We use cookies to improve your experience, some are essential for the operation of this site.
Treasure 19: Chapbooks
of 1

Treasure 19: Chapbooks

Historic Documents
Léa Moreau
This item is active and ready to use
Treasure 19: Chapbooks
Historic Documents
Treasure 19: Chapbooks
Chapbooks were a form of popular literature produced in the 17th, 18th and 19th centuries.

Text was printed on both sides of a large sheet of paper which was then folded repeatedly to create a booklet of 8, 12, 24, or 32 pages, approximately 5 inches by 3 inches in size. The title page had a woodcut illustration which was not necessarily linked to the content of the chapbook but could be selected from illustrations already available in the printer's premises.
Their content was varied but included ballads, songs, folktales, jokes and riddles. They were produced in large numbers and favourite texts would be reprinted over and over again and even by different printers.

In rural areas and at markets and fairs, these little booklets were sold for a halfpenny or a penny by itinerant pedlars or chapmen who carried packs containing bootlaces, needles, thread, ribbons and other trinkets to appeal to their customers. The word "chap" probably derives from the Old English "ceapian" meaning to bargain or trade.

"Tullochgorum" is one of a series of 21 ballad chapbooks, each of 8 pages, printed by John Cumming, a merchant in Hatton of Fintray, about 10 miles north of Aberdeen. He had learnt the merchant business in Aberdeen but, when he returned to Fintray, he also set up a printing press. He sometimes included the music, as here, but for other ballads he only named a tune with which his readers would already have been familiar.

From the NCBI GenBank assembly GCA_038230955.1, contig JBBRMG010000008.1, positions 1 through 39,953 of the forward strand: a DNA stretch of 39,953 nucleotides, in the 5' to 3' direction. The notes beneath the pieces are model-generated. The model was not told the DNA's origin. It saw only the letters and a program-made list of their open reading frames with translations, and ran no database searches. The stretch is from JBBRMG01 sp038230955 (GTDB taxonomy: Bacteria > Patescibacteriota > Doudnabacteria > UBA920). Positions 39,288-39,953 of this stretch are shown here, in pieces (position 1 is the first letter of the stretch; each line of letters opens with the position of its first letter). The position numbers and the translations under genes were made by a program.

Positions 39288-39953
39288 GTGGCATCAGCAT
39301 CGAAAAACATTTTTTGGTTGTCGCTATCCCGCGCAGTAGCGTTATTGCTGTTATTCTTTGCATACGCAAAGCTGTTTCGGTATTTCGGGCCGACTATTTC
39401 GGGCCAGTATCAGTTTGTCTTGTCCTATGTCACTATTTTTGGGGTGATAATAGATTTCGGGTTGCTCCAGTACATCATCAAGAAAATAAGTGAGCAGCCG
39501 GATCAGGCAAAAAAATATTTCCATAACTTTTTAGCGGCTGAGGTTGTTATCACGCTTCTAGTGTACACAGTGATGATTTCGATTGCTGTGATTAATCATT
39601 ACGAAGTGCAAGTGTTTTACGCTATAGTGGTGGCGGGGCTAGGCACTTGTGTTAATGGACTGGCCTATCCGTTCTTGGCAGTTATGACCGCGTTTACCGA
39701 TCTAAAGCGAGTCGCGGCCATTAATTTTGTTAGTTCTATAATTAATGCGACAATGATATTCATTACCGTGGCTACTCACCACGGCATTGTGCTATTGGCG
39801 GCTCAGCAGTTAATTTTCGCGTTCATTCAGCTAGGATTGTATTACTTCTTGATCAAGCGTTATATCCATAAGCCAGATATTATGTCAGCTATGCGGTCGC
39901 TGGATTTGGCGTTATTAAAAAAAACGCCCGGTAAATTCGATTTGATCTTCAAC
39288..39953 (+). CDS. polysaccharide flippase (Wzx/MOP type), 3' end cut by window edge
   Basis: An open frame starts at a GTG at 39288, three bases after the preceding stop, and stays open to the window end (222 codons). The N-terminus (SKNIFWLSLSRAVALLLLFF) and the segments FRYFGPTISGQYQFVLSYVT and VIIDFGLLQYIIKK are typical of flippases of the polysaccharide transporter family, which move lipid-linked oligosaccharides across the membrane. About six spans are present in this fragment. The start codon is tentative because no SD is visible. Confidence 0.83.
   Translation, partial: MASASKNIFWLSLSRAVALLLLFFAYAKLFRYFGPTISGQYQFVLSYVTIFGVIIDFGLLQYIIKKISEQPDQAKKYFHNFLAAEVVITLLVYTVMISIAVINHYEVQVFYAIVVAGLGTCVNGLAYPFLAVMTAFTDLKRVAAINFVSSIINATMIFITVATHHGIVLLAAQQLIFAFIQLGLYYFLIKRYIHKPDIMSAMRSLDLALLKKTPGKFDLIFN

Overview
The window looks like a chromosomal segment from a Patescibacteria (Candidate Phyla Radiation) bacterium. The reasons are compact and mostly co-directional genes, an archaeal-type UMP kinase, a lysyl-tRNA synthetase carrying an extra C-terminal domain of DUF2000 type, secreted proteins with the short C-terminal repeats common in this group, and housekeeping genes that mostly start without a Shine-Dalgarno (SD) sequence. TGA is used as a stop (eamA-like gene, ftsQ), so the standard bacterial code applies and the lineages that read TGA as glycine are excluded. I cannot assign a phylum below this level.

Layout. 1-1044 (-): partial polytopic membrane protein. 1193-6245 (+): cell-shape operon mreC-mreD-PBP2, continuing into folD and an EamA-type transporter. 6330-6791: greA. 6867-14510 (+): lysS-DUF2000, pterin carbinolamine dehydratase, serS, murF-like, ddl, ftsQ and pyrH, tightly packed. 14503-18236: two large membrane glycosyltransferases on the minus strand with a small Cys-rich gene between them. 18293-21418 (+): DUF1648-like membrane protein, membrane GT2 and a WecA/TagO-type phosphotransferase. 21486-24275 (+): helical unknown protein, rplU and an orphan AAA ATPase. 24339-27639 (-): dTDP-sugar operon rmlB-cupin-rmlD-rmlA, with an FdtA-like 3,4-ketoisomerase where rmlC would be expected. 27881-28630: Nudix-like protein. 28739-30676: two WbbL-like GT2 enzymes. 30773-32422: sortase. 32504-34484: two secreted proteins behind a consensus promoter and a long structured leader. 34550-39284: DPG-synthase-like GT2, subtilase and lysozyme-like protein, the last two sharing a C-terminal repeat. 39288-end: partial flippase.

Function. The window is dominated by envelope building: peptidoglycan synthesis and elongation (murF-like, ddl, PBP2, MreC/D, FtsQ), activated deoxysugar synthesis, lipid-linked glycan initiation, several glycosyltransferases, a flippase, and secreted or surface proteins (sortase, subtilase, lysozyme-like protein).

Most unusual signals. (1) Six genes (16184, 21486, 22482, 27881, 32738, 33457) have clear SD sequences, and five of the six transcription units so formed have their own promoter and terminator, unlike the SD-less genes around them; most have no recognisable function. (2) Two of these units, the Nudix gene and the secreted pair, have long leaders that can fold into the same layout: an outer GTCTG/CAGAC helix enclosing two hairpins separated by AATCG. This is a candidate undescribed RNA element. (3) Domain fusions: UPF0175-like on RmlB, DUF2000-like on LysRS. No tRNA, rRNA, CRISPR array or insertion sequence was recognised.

His other printing work included Alexander Watt "The Early History of Kintore" published in 1865 and James Dalgardno "Notes on the Parish of Slains and Forvie in the Olden Days" in 1876.
He died in January 1900 and is buried in the local churchyard.

The popularity of chapbooks declined as other forms of literature, including newspapers and magazines, became more accessible. The physical nature of these unbound flimsy pamphlets has meant that chapbooks have not survived in large numbers but Local Studies has a complete set of those printed by John Cumming bound together as one volume.

Collections of other Scottish chapbooks survive in various libraries and are becoming more available through online cataloguing and indexing while academic researchers are studying the role played by these small publications in their social and literary world.
Song, Literature
Aberdeen Local Studies
Other Items Like This
Treasure 69: Mrs Elmslie's Institution Plans by Archibald Simpson, 1837